FIG. 6 shows a plate 21 according to the invention combined with a long screw 32 which may be locked into the plate 21 via a spherical insert 30. The screw is thus given substantial freedom of angular placement as indicated at 31. As it is forced into sphere 30, (see FIG. 6A) the conical head 27 of the screw 32 compresses the slotted sphere 30 against the plate, locking itself and the sphere 30 in the plate 21. The taper of the cone angle is again smaller than the friction angle, preferably between 1:5 and 1:20.
FIG. 7 shows another embodiment of the invention where the locking of the screw 34 in the plate 21 is achieved by the conical insert 35, which when driven down expands the slotted screw-head 33, thereby forming a rigid connection at the cylindrical interface 36.
FIGS. 8 and 9 show a further embodiment of the invention where the reduced plate contact with the bone 2 is achieved through removable clip-on springs 37 which provide stud-like extensions 38 on the undersurface of plate 21. Springs 37 may be removed following insertion and locking of screw 22 in the plate 21. Hooks 39 facilitate removal following screw tightening.
The plate may be constructed with one or more self-compressing screw holes of the type described in U.S. Pat. No. 31,628.
The invention will be disclosed more fully in connection with the accompanying drawings in which:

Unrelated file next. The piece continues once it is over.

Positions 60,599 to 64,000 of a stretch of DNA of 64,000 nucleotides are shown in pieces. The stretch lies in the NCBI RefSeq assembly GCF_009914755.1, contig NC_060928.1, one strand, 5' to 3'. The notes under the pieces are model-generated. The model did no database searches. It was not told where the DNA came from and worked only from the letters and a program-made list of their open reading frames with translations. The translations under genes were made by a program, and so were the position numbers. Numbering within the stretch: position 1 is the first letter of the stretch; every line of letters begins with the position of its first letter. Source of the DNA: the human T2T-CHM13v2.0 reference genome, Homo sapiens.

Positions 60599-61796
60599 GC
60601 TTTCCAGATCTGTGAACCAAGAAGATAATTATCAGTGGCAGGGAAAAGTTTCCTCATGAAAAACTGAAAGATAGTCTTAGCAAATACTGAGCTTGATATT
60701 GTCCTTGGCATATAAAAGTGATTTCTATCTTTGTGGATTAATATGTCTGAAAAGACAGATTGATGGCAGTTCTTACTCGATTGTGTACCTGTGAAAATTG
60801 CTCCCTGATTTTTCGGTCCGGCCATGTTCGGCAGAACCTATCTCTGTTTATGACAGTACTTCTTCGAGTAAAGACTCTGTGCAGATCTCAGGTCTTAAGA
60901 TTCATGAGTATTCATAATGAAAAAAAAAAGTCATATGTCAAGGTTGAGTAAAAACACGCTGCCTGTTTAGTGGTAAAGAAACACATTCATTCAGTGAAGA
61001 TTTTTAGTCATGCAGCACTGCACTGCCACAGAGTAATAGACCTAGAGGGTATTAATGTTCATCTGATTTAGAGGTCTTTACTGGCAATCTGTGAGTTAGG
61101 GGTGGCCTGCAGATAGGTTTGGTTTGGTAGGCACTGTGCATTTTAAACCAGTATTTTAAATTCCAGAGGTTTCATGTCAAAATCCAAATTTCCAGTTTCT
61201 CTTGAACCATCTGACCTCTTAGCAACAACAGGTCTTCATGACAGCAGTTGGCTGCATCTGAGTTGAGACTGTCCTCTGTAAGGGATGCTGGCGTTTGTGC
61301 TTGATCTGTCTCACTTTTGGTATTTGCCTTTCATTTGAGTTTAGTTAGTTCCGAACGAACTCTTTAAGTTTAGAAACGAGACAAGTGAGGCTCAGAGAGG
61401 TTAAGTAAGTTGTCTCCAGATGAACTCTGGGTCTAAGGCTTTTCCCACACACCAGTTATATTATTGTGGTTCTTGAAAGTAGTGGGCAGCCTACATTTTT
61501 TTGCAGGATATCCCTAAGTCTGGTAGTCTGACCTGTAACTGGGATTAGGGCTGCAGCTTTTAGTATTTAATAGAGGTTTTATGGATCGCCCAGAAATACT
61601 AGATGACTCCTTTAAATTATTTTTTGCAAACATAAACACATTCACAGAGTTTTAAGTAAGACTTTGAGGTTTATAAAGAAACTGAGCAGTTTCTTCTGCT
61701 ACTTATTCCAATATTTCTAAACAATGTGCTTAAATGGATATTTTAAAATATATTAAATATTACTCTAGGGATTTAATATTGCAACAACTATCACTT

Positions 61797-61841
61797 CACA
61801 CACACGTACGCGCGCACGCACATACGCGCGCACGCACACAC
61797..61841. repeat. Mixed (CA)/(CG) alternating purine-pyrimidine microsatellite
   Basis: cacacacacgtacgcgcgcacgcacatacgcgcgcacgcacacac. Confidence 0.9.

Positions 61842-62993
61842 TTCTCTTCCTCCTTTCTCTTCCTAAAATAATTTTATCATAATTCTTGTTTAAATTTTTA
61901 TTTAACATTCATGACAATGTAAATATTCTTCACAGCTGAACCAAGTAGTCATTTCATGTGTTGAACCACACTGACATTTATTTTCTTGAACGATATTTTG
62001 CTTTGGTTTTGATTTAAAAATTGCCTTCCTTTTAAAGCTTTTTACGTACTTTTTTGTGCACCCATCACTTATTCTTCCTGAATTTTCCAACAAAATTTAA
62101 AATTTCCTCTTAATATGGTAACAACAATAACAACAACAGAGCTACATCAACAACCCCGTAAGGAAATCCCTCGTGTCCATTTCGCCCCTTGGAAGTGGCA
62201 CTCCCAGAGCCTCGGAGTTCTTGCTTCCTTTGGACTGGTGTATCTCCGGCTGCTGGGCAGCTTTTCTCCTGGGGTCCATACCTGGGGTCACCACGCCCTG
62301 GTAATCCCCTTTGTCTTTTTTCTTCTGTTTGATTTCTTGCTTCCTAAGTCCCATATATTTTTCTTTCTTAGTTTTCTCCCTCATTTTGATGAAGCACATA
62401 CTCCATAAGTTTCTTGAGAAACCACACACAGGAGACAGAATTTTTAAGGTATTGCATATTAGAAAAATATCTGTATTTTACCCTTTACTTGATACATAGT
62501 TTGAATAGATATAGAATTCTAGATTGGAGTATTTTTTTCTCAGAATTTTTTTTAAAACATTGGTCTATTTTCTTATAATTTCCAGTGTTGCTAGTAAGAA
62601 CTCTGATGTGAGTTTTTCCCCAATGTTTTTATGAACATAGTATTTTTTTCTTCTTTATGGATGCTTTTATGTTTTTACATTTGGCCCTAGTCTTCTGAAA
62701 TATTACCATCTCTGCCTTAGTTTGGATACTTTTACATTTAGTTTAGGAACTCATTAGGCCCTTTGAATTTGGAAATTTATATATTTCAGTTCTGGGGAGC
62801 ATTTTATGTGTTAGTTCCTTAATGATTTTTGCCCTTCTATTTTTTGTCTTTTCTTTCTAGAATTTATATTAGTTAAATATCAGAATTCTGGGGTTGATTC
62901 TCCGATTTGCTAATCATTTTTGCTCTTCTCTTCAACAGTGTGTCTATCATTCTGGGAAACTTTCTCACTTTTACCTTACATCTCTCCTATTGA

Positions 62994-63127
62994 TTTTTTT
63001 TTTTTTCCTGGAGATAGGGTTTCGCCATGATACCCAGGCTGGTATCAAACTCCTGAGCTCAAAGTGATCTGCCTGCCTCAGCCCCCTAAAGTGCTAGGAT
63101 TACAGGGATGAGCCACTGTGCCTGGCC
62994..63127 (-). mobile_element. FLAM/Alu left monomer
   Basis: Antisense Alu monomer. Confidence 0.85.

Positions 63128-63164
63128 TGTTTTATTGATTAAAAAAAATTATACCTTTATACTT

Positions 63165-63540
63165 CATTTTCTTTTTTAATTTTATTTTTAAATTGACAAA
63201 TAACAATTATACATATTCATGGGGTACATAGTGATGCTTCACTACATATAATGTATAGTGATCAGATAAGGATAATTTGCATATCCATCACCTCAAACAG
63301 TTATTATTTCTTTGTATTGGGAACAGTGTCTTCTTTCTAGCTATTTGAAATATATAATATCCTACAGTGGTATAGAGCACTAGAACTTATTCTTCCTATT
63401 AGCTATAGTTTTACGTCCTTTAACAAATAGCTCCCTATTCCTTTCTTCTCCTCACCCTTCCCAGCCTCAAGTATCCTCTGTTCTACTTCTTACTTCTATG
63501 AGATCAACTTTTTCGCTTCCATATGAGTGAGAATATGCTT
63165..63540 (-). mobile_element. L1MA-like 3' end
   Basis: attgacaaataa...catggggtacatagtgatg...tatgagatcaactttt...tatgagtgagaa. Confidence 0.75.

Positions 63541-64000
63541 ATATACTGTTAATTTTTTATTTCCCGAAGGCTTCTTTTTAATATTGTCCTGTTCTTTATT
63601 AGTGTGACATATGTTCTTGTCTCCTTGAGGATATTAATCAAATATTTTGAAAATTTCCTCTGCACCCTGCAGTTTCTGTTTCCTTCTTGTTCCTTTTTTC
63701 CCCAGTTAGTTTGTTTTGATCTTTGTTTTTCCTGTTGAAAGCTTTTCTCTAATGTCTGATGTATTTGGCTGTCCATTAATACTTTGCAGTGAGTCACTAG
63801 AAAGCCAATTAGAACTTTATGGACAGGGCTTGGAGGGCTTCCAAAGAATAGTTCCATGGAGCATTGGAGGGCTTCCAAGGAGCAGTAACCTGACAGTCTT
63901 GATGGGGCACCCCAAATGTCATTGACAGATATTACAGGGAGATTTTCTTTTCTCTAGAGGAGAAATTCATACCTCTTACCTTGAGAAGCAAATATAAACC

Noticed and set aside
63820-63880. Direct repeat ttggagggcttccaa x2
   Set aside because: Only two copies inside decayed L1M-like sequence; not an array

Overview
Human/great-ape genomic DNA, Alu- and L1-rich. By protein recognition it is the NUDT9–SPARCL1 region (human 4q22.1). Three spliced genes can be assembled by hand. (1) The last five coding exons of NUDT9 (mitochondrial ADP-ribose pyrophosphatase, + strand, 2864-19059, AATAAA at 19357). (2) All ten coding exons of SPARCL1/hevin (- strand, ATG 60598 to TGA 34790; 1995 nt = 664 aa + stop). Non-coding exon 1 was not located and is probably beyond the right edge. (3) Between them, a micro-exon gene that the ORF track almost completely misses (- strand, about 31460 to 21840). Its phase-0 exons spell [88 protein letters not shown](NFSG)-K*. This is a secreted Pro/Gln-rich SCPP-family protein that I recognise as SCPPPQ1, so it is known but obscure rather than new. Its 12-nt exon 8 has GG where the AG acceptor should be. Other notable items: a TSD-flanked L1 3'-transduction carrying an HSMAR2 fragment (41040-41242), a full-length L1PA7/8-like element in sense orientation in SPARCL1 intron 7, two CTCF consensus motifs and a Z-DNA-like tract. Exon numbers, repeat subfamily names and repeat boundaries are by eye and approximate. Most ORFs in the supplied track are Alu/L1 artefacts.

FIG. 1 is a schematic view of a fractured bone with a conventional bone plate;
FIG. 2 is a cross-section of the bone plate of FIG. 1;
FIG. 3 is a cross-section of a bone plate according to the invention with short screws;
FIG. 4 is a view in side elevation and partly in vertical section of the bone plate of FIG. 3;
FIG. 5 is a cross-section of a bone plate according to the invention with resorbable studs at the plate undersurface;
FIG. 6 is a cross-section of a bone plate according to the invention with an expandable spherical insert;
FIG. 6A is a perspective of the spherical insert of FIG. 6;
FIG. 7 is a cross-section of a bone plate according to the invention with a screw head expandable by a conical insert;
FIG. 8 is a cross-section of a bone plate according to the invention with removable clip-on springs; and
FIG. 9 is a perspective view of a section of the bone plate according to FIG. 8 showing a clip-on spring.
The invention relates to bone plates used as implants in osteosynthesis.